Legal History Review vol.69(2019)
Summaries of Articles

[ Articles ]

The labor organization of Ritsuryo system in Japan and Tang

By Kosuke KANBE
Key words : Tianshengling(天聖令 , the law of Song dynasty), the Taxation Statutes, restoration of Tang’s provision, The labor organization system of Japan(雇役), Annual corvee labor(歳役)

The purpose of this monograph is to explain the legal characteristic and historical significance of Koeki(雇役), the labor organization system under the Ritsuryo codes in ancient Japanese. With this view, the author try to compare Japanese Taxation Statutes(賦役令) with Tang, reconstructed from Tianshengling(天聖令, the law of Song dynasty).

In the Taxation Statutes of the Tang, the texts rerated labor organization system can be classified into two categories:budgeting and labor treatment. In Tang, annual corvee labor(歳役 saieki), which is one of the Complex of Taxes(課役), is organized by the fiscal management office Takushi(度支), similarly other Complex of Taxes.

Those Tang Taxation Statutes was fully adopted in Ancient Japan while replacing Saieki by Koeki, paying wage for collected citizen. In Japan before the Ritsuryo system, there is an traditional labor organization system Edachi(エダチ) that imposed local laborers to provide labor force by collecting local people. By introducing the Tang Taxation Statutes, it become able to collect labor force independently in a system.

On the other hand, several old way of Edachi is kept in the Taxation Statutes of Japan. In japan, labor force by Koeki is used for only con4 struction at the capital, not for the whole land like Saieki in Tang. Suppling food and helping sick person on the way to the capital for Koeki are left up to the local administrative officials (gunji 郡司). Furthermore, at the site of work, workers are led by gunji, their local leader.

In this way, by introducing the Tang Taxation Statutes, Japanese ritsuryo government aim to establish centralized labor organization, but there are many old factors from Edachi.

Corporation punishment in the Taisho Period: Focusing on the Reform of the Code of Criminal Procedure in 1922

By Takashi OZAWA
Key words : corporation punishment, corporate criminal liability, the code of criminal procedure (act75, 1922), the corporation’s legal status of a defendant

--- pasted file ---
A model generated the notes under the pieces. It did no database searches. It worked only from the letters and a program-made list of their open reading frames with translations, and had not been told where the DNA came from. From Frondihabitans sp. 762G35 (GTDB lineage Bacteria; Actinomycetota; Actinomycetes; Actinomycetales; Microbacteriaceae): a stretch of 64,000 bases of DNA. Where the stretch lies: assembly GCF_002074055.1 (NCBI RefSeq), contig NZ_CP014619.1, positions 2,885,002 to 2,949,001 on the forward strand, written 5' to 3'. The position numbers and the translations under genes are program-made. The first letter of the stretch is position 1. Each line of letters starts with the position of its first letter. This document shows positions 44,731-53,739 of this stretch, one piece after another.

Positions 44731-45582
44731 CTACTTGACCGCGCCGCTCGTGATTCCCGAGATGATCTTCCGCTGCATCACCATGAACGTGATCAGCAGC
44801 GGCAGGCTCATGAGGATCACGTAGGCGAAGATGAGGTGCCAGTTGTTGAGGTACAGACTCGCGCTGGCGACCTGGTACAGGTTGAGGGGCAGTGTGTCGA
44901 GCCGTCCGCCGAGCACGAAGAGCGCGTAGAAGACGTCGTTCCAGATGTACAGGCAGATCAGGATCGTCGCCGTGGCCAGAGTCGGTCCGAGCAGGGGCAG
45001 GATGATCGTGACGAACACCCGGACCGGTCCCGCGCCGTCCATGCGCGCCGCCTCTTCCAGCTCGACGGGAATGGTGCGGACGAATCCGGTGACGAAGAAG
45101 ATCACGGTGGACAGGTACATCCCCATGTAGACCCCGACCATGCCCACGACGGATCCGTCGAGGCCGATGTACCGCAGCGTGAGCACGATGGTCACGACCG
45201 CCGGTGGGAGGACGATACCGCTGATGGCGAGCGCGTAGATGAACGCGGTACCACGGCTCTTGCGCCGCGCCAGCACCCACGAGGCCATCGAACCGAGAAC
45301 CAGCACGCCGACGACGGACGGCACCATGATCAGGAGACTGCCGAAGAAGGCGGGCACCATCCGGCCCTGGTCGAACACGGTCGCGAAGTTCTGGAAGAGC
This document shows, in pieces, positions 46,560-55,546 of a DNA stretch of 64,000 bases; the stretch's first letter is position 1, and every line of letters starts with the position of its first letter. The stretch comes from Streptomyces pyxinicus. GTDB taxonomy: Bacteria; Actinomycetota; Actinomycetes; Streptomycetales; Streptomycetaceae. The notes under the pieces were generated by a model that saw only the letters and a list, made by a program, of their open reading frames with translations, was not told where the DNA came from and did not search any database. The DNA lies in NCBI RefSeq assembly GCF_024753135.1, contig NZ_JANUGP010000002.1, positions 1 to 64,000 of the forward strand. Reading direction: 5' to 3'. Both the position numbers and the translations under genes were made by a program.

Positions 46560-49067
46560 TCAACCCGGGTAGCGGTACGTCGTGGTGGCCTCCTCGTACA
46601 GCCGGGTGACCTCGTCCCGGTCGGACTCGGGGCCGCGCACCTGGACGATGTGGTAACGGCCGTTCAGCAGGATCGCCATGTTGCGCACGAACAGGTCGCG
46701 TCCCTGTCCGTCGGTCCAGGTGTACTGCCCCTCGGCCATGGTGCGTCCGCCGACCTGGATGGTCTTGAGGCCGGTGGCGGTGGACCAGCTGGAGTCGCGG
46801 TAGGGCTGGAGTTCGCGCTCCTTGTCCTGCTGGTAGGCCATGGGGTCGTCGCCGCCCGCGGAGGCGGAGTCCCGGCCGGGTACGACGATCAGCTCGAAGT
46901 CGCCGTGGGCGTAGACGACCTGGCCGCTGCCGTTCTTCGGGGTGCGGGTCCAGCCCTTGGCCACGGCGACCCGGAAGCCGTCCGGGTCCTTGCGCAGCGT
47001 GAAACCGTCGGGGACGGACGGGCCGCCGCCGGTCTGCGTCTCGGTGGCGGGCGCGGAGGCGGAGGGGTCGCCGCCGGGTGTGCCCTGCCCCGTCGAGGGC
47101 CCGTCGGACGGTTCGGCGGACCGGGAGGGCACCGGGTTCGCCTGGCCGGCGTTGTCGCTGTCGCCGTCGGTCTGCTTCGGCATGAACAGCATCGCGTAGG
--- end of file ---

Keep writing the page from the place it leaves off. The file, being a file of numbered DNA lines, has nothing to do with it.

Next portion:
The Japanese Penal Code does not provide for the criminal sanctions on corporations out of deference to the academic objections to corporate criminal liability;on the contrary, the Code of Criminal Procedure expressly provides for corporation punishment since 1922. The purpose of this paper is to examine the legislative process of these provisions.

There are two sets of provisions for corporation punishment in the Code of Criminal Procedure (act 75, 1922):one is the provisions that admit the capacity of a juridical person to be a defendant (article 36, 38, 619);the other is the provisions concerning the liquidation of a juridical person (article 315, 365, 555). The former new rules were proposed in the first Draft 1913, because a large number of administrative laws provided the criminal sanctions on corporations under article 8 of the Penal Code.

In conclusion, the Japanese legislator established provisions for corporation punishment at the Code of Criminal Procedure 1922, in order to resolve the conflict between academic objections against corporate criminal liability and practical needs for corporation punishment. These new procedural rules are the first-time general provisions for corporation punishment in modern Japan. The most important key-clause of them is article 36, which supports the Japanese corporation punishment system, in spite of endless transformation of substantive criminal laws.

[ Symposium ]

Symposium Mixed Legal System and Legal History

By Emi MATSUMOTO, Yasunori KASAI, John W. CAIRNS, Thomas W. BENNETT, Kenichi MORIYA, Kozo OGAWA, Masayuki TAMARUYA, Kengo ITAMOCHI
Key words : Mixed legal system, Scotland, South Africa, Slavery, Ubuntu, Customary law

The aim of this symposium is to draw the attention of Japanese legal historians to the notion of the Mixed Legal System and suggest that the Japanese Law should be investigated from the point of view of the mixed legal system. Invited scholars are from Scotland and South Africa. It is important to compare Japan with those countries of mixed legal system with a view to what kind of mixture constitutes Japanese law. Scotland and South Africa have mixed systems of Continental Civil law (Roman law) and English Common law, which give us historical perspectives of the interaction between these two laws. In particular, the way of handling legal ideas and terms of the two different systems can also help in decribing Japanese legal history in English, with the notions of Common law.

The chosen topic at this symposium is ‘customary’ law because Japanese law has been taken as a mixture of Civil law and customary law. Professor John Cairns (Edinburgh) discusses “Custom and Slavery in Eighteenth-Century Scotland”. He looks into the theory and practice facing the issue of slavery in the 18th century, with referrence to some important cases reaching Knight v. W edderburn in 1778. Professor Thomas Bennett (Cape Town) gives a paper entitled “Loan words and legal transplants:two frameworks for the analysis of ubuntu in South African law”. He introduces to us a fundamental idea of African origin, ubuntu, which is working in the mixed system of South Africa. Professor Kenichi Moriya and Professor Kozo Ogawa give comments on each paper respectively which have developed further discussion on relationships between custom and law.

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